21.12.21 – Transformative Technology

Looking Back Ahead: In Dialog with David J. Gerber – Part II

Asking the father through the son: textile network gained David J. Gerber for an extended mind exchange on current issues and challenges the textile and apparel industry faces.


Joe and David Gerber in 1994. © Gerber


H. Joseph Gerber in front of his legendary S-95 high-ply fabric cutter having revolutionized apparel manufacturing in the 70s and 80s. © Gerber

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textile network correspondent Yvonne Heinen-Foudeh along with the son of the inventor and remarkable entrepreneur Joe Gerber, founder of Gerber Scientific and Gerber (Garment) Technology, over several sessions make an attempt to consider: What would Joe Gerber advise today’s decision makers to do?

With this second part of the interview series (read part 1 here) to be addressed: How would this protagonist of so many ingenious developments – hundreds of U.S. and foreign patents, seminal systems for pattern design, digitizing, and grading, lay-out (marker making), fabric spreading, multi-ply fabric cutting, parts-moving, and sewing, not to mention prototyping, networking, and web-based product lifecycle management, in the apparel industry alone – tackle the recent and upcoming fundamental challenge for change? What demand would he have taken up, thus continuing his work as an inventor and innovator?

textile network: Generally speaking, our industry does not have an easy time adapting to market changes, let alone implementing new technologies. Looking back on missed opportunities, people like to point out that ‘the market was not yet ready for the development’.” I recall a chapter in your book about the life and work of your father, where you describe, ‘In 1968 while driving home, Joe Gerber often would contemplate why the apparel industry was proving so difficult to penetrate – even the narrow step of grading patterns, even for IBM’. And yet he and his management team launched almost all of the revolutionary innovations in apparel manufacture worldwide. What can the industry and possibly its suppliers for technology learn for the journey to Industry 4.0 from the protagonist of Industry 3.0 and take up from the Joe Gerber strategy?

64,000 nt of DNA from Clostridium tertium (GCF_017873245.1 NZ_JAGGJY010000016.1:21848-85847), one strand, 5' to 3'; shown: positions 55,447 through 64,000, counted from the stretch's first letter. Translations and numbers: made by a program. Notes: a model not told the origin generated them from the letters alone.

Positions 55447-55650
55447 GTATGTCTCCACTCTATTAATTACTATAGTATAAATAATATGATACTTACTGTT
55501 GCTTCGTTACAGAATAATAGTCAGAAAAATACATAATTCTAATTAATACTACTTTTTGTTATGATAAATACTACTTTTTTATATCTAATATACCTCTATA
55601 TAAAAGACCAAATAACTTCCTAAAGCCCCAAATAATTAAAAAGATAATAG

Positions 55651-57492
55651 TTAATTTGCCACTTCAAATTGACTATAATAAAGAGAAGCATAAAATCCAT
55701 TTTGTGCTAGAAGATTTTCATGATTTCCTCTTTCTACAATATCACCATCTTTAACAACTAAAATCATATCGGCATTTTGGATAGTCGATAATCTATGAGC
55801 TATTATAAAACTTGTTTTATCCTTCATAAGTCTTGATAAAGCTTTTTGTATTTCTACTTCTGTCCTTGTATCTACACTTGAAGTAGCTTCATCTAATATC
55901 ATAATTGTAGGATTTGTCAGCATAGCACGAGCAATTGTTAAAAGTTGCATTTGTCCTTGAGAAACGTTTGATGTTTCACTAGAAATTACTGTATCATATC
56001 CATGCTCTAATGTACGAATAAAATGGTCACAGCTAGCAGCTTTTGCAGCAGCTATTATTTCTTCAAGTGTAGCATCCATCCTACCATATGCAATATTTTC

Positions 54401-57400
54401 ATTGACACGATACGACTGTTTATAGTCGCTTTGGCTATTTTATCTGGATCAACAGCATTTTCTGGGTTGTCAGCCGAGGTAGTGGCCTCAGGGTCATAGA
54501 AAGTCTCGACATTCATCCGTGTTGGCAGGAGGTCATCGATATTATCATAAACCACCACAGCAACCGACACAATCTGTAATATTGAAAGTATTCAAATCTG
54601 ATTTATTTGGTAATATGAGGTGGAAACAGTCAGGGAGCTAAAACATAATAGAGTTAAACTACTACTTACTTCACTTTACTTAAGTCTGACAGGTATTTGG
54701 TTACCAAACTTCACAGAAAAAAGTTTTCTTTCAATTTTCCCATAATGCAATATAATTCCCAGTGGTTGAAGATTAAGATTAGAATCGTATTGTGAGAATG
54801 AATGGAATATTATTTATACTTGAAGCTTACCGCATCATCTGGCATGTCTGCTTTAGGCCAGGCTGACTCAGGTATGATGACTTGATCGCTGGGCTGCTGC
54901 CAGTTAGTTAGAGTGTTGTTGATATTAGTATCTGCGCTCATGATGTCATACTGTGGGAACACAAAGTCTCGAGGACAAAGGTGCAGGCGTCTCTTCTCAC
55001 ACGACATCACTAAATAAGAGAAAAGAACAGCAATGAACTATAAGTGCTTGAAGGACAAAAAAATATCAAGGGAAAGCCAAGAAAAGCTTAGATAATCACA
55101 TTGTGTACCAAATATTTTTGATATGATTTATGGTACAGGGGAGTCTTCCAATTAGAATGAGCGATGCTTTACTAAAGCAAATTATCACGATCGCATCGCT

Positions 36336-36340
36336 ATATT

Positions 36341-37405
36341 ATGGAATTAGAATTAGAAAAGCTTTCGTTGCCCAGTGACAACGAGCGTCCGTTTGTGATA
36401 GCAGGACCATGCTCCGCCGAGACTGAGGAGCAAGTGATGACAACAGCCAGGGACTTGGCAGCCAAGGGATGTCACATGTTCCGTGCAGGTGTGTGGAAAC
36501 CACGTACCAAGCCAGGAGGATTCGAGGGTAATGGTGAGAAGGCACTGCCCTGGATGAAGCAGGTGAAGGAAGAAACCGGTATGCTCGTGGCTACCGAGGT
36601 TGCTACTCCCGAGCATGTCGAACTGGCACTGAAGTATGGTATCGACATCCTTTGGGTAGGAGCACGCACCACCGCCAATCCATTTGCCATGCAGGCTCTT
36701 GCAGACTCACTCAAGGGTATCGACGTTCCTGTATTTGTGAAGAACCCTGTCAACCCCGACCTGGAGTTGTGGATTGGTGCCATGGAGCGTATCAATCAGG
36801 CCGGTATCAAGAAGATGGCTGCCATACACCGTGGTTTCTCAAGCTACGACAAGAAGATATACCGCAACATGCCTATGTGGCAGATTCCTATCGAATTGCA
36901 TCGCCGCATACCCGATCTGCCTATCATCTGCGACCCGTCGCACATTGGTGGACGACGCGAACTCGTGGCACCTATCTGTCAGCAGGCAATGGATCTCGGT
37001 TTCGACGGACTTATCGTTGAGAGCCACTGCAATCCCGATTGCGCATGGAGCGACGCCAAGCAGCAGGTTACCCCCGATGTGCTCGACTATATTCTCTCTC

David J. Gerber: A main lesson is that technology diffusion may sometimes be even more challenging than technology creation. When my dad introduced his first products for apparel manufacture around 1970, the industry was non-automated. It was comprised mostly of small, thinly-capitalized firms, knotted in supply relationships and influenced by a strong cutters’ union that vowed to stop my dad. Manufacturers were unfamiliar with automation technology. Some trade show attendees actually bent down and looked under my dad’s cutting table, expecting to find a man pulling cables to control the knife movement! When an order came in, manufacturers would hire more cutters until the job was done.

My father’s concept for automated cutting required fundamental changes. It cost a half million dollars, required programmers and technical support, and necessitated mass production business practices to keep the machine running constantly. With manual cutters costing only $3.50 per hour, the cost justification relied savings of material (tighter nests) and sewing labor (more accurate parts) and the promise of systemic efficiencies. What’s more, my father’s concept -– the concept that ultimately unlocked apparel automation after a century of attempts – relied on his vision of a new system comprised of multiple components. But these components had to be introduced one at a time. So systemic efficiency was a vision, not a reality, at first. Meanwhile, the new products disrupted operations because they changed the manufacturer’s workflows.

textile network: So how did your father and his team succeed in this industry despite all these extraordinary challenges?

David J. Gerber: They employed four types of strategies. Their first strategy involved missionary marketing: creating new cost accounting models, forming deep relationships with customers, and engaging in educational and consultative selling to help customers reconfigure their workflows for automation. Their second strategy was to develop key components of the new system fast. Within three years, they introduced automated machines to produce graded pattern stencils, plot nested markers, cut fabric, and sew parts. Their third strategy was to develop interfaces and workarounds to allow manufacturers to maintain existing workflows until ready to move further toward automation. Their final strategy was to identify and exploit deep strategic imperatives of the stakeholders. For manufacturers, this was to neutralize the power of cutters’ unions, which could shut down a factory. For the union leaders, it was to convince them that automation was in labor’s long-term interest.

The questions on behalf of textile network were asked by Yvonne Heinen-Foudeh.

Continue reading on our website on January 4, 2022.

Our Dialog Partner

David Gerber, Joe Gerber’s son, trained as an engineer and attorney, was an officer and a director of Gerber Scientific, Inc., the parent company of Gerber Garment Technology (renamed Gerber Technology in 1995) and of several other subsidiaries, through the 1980s and ‘90s. Thereafter, David was a visiting fellow at the Yale School of Management and wrote the biography of his legendary inventor and entrepreneur father. Most recently, he has been a fellow at Trinity College, Hartford. He describes, with precision that only an engineer and lawyer can muster, Joe Gerber’s life’s work as he provides a history of computer automation. With this precision, he also points out that his perspective is largely historical as he is “not an insider in today’s apparel industry”.